AbbVie (ABBV) was able to obtain its first approval for SKYRIZI (risankizumab) in Japan for treating patients with psoriasis. This is good news, but the market opportunity in Japan is not better than that of the United States or Europe. It won't be long for potential U.S. approval at all, because the FDA is expected to make its decision by the 1st half of 2019. In addition, there is potential for European approval in the coming months as well. That would give AbbVie investors a better outlook for the future of the company. SKYRIZI (also known as Risankizumab) has a lot more potential beyond psoriasis, because it is being explored in many other large market opportunities.
The Japanese Ministry of Health, Labour and Welfare (MHLW) approved SKYRIZI to treat patients with psoriasis based on highly positive results from several phase 2 and phase 3 studies. This includes both studies dealing with safety of the drug, and then some dealing with efficacy. Psoriasis is a chronic skin condition that occurs because of an overactive immune system. When it takes place, patients have the formation of scales along with itchy/dry skin. SKYRIZI was given the green light in Japan for marketing because of four studies, in particular. These studies are known as IMMhance, IMMvent, ultIMMA-1, and ultIMMa-2. All of them achieved all co-primary and secondary endpoints. In essence, the biologic achieved a higher response over placebo and comparators in terms of Psoriasis Area and Severity Index (PASI) 90 and Static Physicians Global Assessment (sPGA) 0/1.
Expanded Market Opportunity
That's the good news, however, the market opportunity for Japan is not going to be groundbreaking at all. Analysts at Global Data, estimate that SKYRIZI in Japan for Psoriasis could generate $27 million by 2027. That's not anywhere near blockbuster status. In my opinion, I believe that this Japanese approval of SKYRIZI should be viewed as a stepping stone to the other two larger markets. These other markets are the United States and Europe. Investors won't have to wait long for potential approval of the biologic in the United States. That's because the FDA is expected to make its decision on approval for the product within the next few weeks. Specifically, the PDUFA date is set for April 25, 2019. That's just one potential approval in the near term. There is another one for the same indication expected from the European Union several months from now in 2019. That's because back on February of 2019, the CHMP granted a positive opinion for SKYRIZI in patients with psoriasis.
SKYRIZI, which targets IL-23, is set to enter a highly competitive landscape for psoriasis. However, here is the good news. Humira continues to dominate for this indication, despite many other biologics being approved in the market. For instance, Johnson & Johnson (JNJ) has Stelara approved to treat psoriasis as well, and it targets IL-23 and IL-12. It even has a second drug known as Tremfya, which is an IL-23 drug. Even Eli Lilly (LLY) has its own drug targeting this population known as Taltz, which is an IL-17 inhibitor. Humira still has a pretty good hold in the psoriasis space. The problem is that even though Humira still has a few years for revenue, biosimilars are expected to start being sold in 2023. AbbVie has done a good job to fend off competitors by establishing deals on when they could start selling a Humira biosimilar. Such deals with companies include: Pfizer (PFE), Samsung Bioepis, Mylan (MYL), Momenta (MNTA) and several others pharmaceutical companies. As you can see, Humira is facing an onslaught of biosimilars. This is where SKYRIZI can come into play for AbbVie. That's because three separate head to head studies established that SKYRIZI was superior in psoriasis clearance compared to Humira and Johnson & Johnson's Stelara. Specifically, ultimma-1 and ultimma-2 studies pitted SKYRIZI against Stelara and placebo. The 3rd head to head study was IMMvent, which pitted SKYRIZI against Humira. That means SKYRIZI has a good shot at taking over as a potential market leader for psoriasis, even if Humira biosimilars start to trickle in throughout 2023.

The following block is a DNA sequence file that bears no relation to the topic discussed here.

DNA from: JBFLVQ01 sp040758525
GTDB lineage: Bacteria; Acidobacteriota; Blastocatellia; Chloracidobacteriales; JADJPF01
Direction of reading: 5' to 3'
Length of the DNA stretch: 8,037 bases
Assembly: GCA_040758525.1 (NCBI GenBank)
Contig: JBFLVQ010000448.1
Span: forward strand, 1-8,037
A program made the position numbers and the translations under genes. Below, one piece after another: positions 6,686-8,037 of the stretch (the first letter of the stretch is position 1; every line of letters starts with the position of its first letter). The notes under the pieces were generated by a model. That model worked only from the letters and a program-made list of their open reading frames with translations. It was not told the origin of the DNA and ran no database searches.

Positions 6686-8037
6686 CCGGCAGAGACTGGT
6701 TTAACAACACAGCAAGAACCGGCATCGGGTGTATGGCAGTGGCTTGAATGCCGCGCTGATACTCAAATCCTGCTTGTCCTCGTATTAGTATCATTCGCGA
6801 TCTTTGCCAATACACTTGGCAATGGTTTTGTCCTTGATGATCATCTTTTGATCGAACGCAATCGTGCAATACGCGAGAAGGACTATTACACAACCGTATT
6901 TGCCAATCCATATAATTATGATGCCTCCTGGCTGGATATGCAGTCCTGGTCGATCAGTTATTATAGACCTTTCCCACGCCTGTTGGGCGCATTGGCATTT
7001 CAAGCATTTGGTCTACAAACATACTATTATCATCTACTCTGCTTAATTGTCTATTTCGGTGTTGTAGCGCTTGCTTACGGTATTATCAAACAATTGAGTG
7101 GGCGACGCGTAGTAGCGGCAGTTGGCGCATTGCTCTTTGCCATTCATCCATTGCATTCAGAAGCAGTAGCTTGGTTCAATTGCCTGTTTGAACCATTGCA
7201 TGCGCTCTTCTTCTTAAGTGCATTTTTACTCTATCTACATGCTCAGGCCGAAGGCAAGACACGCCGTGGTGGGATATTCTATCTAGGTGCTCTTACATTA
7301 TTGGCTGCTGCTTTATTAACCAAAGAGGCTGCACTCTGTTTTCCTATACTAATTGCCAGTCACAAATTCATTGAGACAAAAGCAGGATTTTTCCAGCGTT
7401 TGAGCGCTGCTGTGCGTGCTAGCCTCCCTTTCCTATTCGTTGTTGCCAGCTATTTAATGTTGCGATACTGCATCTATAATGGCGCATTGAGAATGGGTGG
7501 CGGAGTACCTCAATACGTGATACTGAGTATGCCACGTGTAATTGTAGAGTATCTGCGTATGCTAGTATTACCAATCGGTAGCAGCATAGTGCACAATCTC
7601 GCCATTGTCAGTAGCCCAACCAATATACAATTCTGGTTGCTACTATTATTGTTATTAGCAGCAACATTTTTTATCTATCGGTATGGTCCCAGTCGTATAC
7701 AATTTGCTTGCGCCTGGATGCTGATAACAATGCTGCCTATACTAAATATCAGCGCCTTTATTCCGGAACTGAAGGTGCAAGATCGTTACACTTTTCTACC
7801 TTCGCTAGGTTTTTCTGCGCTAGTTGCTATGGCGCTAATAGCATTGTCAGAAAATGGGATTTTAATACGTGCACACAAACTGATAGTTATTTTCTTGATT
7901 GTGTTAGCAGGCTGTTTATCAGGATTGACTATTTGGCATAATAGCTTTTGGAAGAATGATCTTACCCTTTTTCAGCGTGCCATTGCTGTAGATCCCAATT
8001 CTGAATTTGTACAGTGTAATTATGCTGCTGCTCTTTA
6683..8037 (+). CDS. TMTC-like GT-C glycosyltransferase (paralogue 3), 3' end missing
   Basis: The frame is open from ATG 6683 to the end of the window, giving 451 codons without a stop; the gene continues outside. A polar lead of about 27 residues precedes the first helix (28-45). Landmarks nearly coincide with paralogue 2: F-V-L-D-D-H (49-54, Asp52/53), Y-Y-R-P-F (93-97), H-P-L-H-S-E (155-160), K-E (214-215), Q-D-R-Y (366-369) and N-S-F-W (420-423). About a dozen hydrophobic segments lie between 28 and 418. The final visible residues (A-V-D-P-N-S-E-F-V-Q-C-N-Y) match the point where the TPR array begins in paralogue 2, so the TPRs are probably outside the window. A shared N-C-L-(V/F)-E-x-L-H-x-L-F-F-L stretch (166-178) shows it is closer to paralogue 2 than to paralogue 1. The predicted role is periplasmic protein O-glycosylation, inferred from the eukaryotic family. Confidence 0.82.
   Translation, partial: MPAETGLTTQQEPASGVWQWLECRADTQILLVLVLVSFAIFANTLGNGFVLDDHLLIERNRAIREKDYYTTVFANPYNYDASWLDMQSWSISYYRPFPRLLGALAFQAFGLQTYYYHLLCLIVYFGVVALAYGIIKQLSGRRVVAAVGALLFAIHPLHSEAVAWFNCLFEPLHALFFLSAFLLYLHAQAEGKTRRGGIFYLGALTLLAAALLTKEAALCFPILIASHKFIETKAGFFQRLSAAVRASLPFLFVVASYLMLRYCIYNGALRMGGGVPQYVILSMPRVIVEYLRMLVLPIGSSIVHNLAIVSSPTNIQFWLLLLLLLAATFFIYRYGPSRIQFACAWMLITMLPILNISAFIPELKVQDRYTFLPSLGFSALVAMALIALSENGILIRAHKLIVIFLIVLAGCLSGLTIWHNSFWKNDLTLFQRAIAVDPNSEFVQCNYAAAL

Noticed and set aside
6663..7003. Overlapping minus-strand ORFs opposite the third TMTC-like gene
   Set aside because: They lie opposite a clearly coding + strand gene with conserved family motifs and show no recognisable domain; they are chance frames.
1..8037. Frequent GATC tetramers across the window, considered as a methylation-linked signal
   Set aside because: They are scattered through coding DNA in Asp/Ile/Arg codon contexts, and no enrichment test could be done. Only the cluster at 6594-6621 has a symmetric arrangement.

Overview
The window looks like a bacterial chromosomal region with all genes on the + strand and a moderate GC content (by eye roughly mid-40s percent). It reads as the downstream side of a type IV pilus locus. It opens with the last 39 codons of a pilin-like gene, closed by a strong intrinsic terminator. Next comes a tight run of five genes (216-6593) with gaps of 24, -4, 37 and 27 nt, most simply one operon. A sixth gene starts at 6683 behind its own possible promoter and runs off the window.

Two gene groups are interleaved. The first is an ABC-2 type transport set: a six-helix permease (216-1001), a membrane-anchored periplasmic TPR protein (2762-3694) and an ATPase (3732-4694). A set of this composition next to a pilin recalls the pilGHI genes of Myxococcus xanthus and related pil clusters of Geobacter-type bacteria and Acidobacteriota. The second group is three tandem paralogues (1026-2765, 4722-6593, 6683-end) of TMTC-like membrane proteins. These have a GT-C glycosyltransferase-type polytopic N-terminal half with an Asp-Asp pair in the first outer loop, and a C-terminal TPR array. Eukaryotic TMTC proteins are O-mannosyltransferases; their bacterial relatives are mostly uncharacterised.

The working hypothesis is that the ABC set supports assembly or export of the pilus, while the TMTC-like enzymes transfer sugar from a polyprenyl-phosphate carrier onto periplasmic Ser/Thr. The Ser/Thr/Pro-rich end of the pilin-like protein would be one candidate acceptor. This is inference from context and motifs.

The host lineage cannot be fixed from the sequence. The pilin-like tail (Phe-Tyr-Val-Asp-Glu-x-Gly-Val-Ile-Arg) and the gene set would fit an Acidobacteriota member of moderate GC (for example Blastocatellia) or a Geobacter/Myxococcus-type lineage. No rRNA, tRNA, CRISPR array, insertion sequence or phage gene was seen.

The Japanese approval of SKYRIZI won't move the needle much in terms of revenue, but it does show that the product has the safety and efficacy necessary for approval. There are even several other approvals for the biologic on the way. These are potential approvals for SKYRIZI in psoriasis for the U.S. market expected on April 25, 2019, and for the European Union expected a few months from now in 2019. The first risk is the approvals themselves. There is no guarantee that AbbVie will receive regulatory approvals for either of these territories. In that case, such approvals could be delayed for a long period of time. Based on the positive safety and efficacy data, I believe AbbVie has a good chance at gaining approval for both territories. The second risk involves competition in the psoriasis space. AbbVie has a huge advantage based on its three separate head to head studies noted above. Still, it won't be easy to enter the market so late in the game and immediately snuff out competition. In my opinion, AbbVie has done a good job of protecting Humira for several more years. The approval of SKYRIZI only serves to help fight against the impending biosimilar onslaught for Humira in 2023.
This article is published by Terry Chrisomalis, who runs the Biotech Analysis Central pharmaceutical service on Seeking Alpha Marketplace. If you like what you read here and would like to subscribe to, I'm currently offering a two-week free trial period for subscribers to take advantage of. My service offers deep dive analysis of many pharmaceutical companies. The Biotech Analysis Central SA marketplace is $49 per month, but for those who sign up for the yearly plan will be able to take advantage of a 33.50% discount price of $399 per year.
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